TreeStar wrote:This terrifies me and is making me think quit a bit. Like that totally blows my mind.
Perhaps a used Prius is a better route.
*EDIT: That's based on a full priced car, not an $18,165 car (rebates).
I ran it and got these figures. Total Cash Price: $30,817. True Cost To Own: $36,694. Depreciation being $22,705. That would tell me depreciation would be in theory only be $7,355. EDIT. Looking at 3 years the rebates essentially pay for the first 2 years of depreciation. The maintenance is also an odd factor on this. I looked at a used Prius and Leaf on this. You pay considerably more than what the car cost.
Do people really pay that little for insurance? I pay $1,314 a year!
This car on a 3 year lease has payments of $151.05 /month. The residual value (Nissan wholesale price) will be $8,714 after the lease.
The calculator isn't at all perfect, and the numbers can change dramatically depending on various factors. Some people pay next to nothing for insurance and others an arm and a leg. Another benefit of buying used (and cheaper initially) is that you can pay off the loan quicker and then go to minimum insurance requirements instead of having to be stuck with paying full coverage for a longer time. Interest is usually higher for used cars, but by paying it off quicker you can end up paying less for interest too. You also pay less taxes on older, cheaper cars.
So far I've heard and read that Leafs are extremely low maintenance and extremely reliable. (1 in 10,000 have had major problems compared to the average 1 in 400 for other new cars.) Prii are also low maintenance and reliable, but the Leaf still beats it IMO, unless you live in a hot area where your battery is going to die young. But that could be just as bad for a Prius as it is for Leaf, although I haven't researched it. As far as regular maintenance goes, no oil changes, no spark plugs, no engine filters, no nothing, ever in a Leaf, except brake fluid and coolant flushes (coolant flush after 150,000miles!). And about the only repair item on the list for the future is the traction battery. No timing belts, no catalytic converters, no O2 sensors, no EGR valves, no thermostats, no EVAP system parts, no rings, no pistons, no bearings (well, maybe bearings), no cam followers and no transmission fluid, solenoids or clutchs. Once these cars have over 200,000 miles on them and the price (hopefully) for traction batteries drops, some people may prefer an old Leaf needing just a battery over another 200,000 mile car that you're not sure if you're going to have change the engine or the transmission or anything else that's a part of an ICE vehicle. Of course we're still not sure how well the EV motor and inverters/chargers/controllers will hold up on our Leafs, but I'd be willing to bet they'll hold up much longer than any internal combustion engine or automatic transmission.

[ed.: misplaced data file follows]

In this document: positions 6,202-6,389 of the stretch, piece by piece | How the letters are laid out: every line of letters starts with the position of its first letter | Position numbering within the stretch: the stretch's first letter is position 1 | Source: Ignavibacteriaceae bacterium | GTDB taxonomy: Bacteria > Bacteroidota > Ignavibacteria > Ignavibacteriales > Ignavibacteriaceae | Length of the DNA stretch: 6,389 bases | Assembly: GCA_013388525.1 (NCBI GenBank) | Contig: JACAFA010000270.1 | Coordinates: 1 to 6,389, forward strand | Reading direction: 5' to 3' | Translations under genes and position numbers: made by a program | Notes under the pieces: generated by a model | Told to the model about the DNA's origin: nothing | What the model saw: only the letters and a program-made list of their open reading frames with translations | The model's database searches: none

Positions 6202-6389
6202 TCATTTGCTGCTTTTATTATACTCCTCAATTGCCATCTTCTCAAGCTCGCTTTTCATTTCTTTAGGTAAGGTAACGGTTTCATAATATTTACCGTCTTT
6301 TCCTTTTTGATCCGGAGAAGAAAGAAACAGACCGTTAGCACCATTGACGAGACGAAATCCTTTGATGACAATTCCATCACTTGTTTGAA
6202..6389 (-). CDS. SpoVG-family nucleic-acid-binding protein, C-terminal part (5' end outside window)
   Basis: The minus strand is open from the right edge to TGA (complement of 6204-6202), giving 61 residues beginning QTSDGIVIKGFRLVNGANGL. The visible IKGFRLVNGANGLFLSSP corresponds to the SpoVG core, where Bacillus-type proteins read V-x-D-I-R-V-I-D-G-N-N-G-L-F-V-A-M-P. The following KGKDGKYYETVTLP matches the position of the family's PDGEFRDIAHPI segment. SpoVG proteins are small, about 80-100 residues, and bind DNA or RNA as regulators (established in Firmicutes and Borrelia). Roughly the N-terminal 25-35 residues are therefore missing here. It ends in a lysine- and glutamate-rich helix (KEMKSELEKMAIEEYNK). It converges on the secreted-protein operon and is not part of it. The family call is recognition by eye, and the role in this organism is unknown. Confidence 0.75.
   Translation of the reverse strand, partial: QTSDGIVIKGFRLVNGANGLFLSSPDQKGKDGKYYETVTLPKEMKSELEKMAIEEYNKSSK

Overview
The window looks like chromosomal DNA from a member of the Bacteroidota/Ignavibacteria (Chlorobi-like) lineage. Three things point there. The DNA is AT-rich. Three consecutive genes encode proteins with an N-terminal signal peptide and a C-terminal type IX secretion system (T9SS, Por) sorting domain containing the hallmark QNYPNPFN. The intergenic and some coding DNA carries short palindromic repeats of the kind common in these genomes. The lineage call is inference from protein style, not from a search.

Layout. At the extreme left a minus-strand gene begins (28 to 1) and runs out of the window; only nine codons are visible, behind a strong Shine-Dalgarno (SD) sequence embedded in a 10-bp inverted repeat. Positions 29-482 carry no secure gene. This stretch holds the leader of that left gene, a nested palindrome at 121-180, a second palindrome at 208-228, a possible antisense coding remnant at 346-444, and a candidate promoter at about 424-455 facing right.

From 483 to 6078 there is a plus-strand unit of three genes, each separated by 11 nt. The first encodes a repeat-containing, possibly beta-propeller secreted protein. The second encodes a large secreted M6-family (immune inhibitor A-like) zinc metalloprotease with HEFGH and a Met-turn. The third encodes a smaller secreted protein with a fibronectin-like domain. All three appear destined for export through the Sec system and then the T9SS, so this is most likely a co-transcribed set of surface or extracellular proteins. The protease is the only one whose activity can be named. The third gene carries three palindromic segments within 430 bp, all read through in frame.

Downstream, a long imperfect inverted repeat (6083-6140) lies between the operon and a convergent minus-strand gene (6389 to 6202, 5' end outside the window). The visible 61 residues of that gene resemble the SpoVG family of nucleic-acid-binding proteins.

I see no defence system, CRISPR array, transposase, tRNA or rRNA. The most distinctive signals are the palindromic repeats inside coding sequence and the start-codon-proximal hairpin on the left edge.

Here's the prices on a 2013 Leaf
and a 2013 Prius Plugin
Leaf: $22,789 over 5 years
Prius Plug: $27,212 over 5 years
Here's the prices on a 2011 Leaf
and a 2011 Prius
Leaf: $19,405 over 5 years
Prius: $23,426 over 5 years